6. andrewa

    andrewa · Member

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    Thanks for all the replies , they are reasurring!
     
  7. Omnipod

    Omnipod Type 1 · Well-Known Member

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    I have just got that very letter today. Im a bit surprised as I do workout, I try keep my BG within a normal range. My HBA1c is between 7 and 8. Feeling so deflated and stressed by this.
     
  8. Gloucestergirl

    Gloucestergirl Type 2 · Well-Known Member

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    I have had diabetic maculopathy for at least a year and before that it was retinopathy. This has meant quite a few scans and laser treatment, a few short flashes of the laser just to one eye, about 12, to over 200 flashes a couple of times more recently. You are blinded for a few seconds after but I didn't feel any pain or discomfort at all during it and no problems later. One thing you need to be careful of is not to panic and try and reduce your sugar levels too quick as it can make it worse. One quote on a website says "Be especially vigilant about sudden changes in blood sugar levels. Even sudden improvement can trigger problems with retinopathy. Strive to keep your blood sugar levels on an even keel at all times."

    One of the signs that I have with maculopathy wasn't the blind spot in my central vision that is often mentioned, I haven't had that yet but it was when I look at straight horizontal lines or edges e.g. looking at the top edge of the TV and seeing a dip in the middle but it doesn't happen all the time, perhaps higher sugar levels make it worse. I don't know whether it's to do with the maculopathy but I also get double vision but only if I look directly at an object and move my head slightly to the side and see two of what I was looking at. If I cover one eye it goes back to one object (it makes TV watching very interesting!)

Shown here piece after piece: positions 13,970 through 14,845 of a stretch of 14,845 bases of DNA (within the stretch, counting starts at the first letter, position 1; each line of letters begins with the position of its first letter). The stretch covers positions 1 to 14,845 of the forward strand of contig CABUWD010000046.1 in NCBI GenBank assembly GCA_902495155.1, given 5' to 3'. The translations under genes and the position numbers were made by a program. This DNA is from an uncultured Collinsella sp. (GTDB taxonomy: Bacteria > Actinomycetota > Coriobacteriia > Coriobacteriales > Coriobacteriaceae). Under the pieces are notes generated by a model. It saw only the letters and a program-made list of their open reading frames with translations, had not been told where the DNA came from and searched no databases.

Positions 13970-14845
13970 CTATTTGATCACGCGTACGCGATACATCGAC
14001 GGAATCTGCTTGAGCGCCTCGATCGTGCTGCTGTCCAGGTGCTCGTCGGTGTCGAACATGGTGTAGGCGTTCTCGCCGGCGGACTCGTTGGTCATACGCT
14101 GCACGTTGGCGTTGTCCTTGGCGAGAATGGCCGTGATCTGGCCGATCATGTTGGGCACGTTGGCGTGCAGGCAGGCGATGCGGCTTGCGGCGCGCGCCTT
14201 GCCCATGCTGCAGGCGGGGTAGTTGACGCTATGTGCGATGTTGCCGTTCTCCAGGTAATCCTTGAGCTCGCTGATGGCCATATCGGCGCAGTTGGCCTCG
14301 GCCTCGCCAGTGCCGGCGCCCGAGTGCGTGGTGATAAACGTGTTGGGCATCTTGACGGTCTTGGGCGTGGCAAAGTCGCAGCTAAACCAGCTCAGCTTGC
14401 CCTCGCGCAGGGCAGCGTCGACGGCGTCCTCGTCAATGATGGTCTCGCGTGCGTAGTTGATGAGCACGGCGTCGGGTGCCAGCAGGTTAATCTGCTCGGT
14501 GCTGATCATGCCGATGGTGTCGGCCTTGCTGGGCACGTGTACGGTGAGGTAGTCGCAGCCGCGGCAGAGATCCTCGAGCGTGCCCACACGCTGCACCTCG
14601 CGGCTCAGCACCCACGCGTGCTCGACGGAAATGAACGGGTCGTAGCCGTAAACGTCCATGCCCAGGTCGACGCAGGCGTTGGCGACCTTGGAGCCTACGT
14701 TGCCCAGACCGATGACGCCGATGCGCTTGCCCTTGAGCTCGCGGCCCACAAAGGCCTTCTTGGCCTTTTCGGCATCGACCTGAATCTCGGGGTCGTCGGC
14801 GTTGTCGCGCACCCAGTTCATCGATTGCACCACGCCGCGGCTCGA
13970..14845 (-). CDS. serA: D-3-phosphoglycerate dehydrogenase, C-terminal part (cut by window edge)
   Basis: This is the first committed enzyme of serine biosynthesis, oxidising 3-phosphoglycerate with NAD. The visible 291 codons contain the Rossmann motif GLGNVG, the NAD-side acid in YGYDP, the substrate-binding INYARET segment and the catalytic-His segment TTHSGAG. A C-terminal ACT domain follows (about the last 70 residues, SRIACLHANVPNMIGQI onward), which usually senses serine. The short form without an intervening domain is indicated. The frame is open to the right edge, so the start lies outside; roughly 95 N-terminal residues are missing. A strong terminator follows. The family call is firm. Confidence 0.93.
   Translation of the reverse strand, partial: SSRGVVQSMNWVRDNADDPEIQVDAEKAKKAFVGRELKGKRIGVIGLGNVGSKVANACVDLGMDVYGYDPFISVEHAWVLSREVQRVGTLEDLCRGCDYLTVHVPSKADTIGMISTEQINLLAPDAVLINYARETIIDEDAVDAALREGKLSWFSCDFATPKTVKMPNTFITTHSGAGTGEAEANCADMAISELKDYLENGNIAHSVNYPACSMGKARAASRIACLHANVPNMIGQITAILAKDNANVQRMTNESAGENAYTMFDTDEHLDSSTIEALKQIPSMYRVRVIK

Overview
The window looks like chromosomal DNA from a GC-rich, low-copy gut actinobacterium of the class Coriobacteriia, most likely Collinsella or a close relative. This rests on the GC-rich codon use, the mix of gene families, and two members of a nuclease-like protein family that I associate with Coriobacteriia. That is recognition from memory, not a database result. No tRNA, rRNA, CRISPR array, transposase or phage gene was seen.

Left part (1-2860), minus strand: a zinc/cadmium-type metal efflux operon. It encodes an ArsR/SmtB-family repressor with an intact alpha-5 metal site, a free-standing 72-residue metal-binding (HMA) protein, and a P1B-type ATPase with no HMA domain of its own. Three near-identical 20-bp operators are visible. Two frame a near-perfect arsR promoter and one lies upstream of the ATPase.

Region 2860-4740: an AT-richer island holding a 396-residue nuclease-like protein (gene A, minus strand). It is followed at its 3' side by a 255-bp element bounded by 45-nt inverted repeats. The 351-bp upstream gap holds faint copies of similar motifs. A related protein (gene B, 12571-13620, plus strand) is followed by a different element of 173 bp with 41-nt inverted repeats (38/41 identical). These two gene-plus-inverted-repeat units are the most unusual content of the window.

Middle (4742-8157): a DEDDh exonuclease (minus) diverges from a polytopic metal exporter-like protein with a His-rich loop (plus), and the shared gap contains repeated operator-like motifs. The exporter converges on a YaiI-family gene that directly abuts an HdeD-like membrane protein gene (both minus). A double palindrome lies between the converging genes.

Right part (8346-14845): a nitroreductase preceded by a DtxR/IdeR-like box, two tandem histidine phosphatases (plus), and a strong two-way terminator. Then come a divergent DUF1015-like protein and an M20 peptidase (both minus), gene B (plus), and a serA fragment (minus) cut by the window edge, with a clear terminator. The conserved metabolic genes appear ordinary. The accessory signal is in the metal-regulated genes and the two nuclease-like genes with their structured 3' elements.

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  9. dancer

    dancer Type 1 · Well-Known Member

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    I got the same letter last year and eventually saw a specialist. I was worried that, after 40 years, it would be confirmed that I had diabetic complications. I was so relieved when the consultant told me that there was no sign of whatever the retinal screening had found. I got the all clear and presume many others are the same. Hopefully you will also get the all clear. I won't say "Don't worry" as I know it's the natural thing to do, but try not to dwell on it too much. One thing my diabetes consultant told me, before I saw the specialist, was that diabetic maculopathy was the best eye complication to get as, if treatment was required, it wouldn't be too bad. That didn't exactly make me feel better but took a little bit of the weight off my shoulders. Good luck when you see your specialist!
     
  10. Omnipod

    Omnipod Type 1 · Well-Known Member

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    Thank you. I bought some eye vitamins yesterday so doing what I can while waiting